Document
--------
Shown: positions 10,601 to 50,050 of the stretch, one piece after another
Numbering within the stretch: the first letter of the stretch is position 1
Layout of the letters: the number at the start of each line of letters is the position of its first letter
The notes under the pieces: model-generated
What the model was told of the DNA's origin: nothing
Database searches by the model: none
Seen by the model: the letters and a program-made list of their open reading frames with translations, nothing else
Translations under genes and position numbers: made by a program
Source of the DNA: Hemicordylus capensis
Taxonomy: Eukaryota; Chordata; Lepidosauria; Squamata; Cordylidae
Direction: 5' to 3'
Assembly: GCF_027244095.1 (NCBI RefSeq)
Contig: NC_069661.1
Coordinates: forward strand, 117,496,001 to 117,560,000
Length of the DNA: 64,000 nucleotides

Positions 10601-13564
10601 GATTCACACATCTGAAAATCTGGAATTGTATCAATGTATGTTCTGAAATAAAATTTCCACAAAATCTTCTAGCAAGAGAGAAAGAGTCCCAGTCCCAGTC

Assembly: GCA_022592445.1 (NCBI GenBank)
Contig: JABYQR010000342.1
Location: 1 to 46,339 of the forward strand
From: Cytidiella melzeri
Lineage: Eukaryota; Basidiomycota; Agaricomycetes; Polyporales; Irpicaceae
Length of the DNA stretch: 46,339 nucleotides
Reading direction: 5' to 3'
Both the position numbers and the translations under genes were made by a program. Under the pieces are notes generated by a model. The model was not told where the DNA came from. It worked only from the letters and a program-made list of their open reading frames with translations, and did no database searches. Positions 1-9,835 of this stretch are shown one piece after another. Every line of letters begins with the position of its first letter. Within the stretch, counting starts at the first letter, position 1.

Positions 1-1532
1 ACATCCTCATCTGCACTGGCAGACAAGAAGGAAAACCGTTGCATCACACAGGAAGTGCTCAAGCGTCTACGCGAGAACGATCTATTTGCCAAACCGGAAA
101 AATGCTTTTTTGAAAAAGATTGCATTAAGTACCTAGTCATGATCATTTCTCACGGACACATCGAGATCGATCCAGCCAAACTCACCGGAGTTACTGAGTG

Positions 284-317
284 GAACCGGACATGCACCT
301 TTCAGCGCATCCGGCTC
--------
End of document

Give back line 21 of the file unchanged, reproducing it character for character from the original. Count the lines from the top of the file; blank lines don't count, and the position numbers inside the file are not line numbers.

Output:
From: Cytidiella melzeri